Staatskapelle Dresden has awarded this year’s International Shostakovich Prize to Maestro Gennady Rozhdestvensky.
The award is given in association with the orchestra’s annual Shostakovich Festival in Gohrisch (Saxonian Switzerland), which Mo Rozhdestvensky will open in June 2017.
The prestigious Prize is bestowed in recognition of the Maestro’s lifelong connection and outstanding contribution to the work of Dmitri Shostakovich.
Over the years, Gennady Rozhdestvensky has recorded all of Shostakovich’s symphonies with the USSR Ministry of Culture Symphony Orchestra and has led many other performances of them with orchestras worldwide.
He has revived, orchestrated and subsequently recorded many Shostakovich scores such as ‘Hypothetically Murdered’. Shostakovich’s Symphony No. 4 in C Minor, Op. 43, was written between 1935 and 1936. Due to the tense political climate, the composer was forced to suppress the work, which did not receive its premiere until 1961 – eight years after Stalin’s death. Rozhdestvensky led the Western debut of the piece at the Edinburgh Festival a year later.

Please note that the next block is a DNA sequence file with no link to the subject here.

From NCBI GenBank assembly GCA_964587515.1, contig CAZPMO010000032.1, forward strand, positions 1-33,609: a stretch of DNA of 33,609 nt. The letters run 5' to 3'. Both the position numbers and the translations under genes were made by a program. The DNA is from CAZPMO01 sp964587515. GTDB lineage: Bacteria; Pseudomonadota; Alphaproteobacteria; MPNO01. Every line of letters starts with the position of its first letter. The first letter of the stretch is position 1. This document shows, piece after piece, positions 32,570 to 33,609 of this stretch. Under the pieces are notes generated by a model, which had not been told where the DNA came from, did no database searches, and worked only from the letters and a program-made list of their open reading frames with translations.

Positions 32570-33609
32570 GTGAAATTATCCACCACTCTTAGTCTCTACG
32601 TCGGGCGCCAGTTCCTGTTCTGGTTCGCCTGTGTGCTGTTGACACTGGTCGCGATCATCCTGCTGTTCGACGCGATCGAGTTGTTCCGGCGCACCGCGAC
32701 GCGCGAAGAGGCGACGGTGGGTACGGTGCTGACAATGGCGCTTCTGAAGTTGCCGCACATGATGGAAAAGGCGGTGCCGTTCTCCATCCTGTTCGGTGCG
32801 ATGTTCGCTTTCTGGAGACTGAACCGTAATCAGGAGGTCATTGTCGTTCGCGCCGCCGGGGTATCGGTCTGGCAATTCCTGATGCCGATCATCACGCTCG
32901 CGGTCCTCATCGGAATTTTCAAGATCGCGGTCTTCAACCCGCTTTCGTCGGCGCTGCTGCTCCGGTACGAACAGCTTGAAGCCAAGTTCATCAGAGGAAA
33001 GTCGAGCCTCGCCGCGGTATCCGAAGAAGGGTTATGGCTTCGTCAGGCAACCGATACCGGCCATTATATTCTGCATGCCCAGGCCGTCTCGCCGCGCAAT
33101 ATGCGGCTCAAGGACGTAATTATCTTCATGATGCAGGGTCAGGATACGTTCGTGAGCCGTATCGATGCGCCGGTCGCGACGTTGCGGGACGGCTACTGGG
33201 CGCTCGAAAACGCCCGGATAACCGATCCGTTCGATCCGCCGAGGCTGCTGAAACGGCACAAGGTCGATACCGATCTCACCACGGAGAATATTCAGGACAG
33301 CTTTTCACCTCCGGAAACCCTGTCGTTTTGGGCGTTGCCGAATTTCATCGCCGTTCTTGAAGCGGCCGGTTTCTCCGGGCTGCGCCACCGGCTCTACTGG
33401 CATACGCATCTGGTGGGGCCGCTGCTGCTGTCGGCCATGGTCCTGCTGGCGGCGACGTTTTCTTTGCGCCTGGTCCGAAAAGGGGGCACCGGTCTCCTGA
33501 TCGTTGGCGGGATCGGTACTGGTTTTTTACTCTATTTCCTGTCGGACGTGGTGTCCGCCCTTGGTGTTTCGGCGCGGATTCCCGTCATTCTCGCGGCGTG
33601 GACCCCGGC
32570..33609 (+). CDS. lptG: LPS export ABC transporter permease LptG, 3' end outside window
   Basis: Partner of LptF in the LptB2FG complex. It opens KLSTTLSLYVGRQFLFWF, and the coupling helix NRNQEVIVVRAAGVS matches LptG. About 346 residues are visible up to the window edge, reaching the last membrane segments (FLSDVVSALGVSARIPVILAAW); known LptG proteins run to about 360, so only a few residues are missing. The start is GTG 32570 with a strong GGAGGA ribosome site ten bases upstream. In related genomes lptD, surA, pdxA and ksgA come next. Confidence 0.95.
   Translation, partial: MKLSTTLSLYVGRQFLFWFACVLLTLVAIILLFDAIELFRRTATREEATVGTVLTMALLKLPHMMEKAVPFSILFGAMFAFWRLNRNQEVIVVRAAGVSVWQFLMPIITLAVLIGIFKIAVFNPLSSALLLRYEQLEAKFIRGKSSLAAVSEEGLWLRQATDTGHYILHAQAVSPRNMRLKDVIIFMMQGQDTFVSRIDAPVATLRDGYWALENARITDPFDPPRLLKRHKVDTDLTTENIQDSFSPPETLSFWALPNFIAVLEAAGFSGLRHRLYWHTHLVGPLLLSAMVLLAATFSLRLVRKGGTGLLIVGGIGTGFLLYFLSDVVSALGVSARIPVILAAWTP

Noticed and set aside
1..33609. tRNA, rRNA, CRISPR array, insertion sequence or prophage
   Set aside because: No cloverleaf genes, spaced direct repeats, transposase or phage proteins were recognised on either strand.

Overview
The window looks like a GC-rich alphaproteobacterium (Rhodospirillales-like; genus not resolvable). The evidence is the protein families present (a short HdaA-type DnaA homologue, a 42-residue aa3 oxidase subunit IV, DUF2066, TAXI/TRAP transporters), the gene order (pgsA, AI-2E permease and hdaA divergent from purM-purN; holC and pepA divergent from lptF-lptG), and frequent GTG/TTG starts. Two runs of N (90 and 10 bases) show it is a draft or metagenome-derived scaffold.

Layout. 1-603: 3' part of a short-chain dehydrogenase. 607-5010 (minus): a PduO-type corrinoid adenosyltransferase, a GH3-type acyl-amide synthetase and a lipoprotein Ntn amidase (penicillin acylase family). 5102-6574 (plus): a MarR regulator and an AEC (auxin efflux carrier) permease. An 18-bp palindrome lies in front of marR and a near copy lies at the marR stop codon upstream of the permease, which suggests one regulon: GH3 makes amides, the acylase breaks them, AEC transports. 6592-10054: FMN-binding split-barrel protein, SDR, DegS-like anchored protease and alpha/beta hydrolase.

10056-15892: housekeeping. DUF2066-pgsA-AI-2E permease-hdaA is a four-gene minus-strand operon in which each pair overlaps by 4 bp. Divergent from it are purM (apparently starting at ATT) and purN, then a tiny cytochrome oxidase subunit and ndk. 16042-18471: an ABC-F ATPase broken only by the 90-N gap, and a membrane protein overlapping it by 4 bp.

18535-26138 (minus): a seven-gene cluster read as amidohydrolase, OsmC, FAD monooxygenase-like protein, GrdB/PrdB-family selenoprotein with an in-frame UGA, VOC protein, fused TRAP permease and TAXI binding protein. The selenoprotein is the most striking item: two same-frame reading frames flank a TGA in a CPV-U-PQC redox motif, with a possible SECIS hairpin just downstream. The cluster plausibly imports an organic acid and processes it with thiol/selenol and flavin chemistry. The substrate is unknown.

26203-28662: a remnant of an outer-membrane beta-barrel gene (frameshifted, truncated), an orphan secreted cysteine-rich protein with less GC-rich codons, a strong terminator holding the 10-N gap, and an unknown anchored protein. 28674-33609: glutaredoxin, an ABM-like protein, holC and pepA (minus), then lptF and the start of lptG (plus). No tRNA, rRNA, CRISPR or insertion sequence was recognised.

In 1974 he conducted the revival of The Nose at the Moscow Chamber Theatre, having found a copy of the score abandoned in a cellar deep within the Bolshoi Theatre. Shostakovich was delighted at the find of the music which he believed lost.
Rozhdestvensky says, “It would be difficult to over-estimate the significance of my relations with Dmitri Shostakovich” as he opened a “musical universe” for him, “like a gigantic magnifying glass reflecting our fragile world.”
Previous recipients of the Award include Michail Jurowski, Natalia Gutman and Kurt Sanderling.
Next month he returns to the Chicago Symphony Orchestra, after a fifteen-year absence, performing the first and last of Shostakovich’s Symphonies.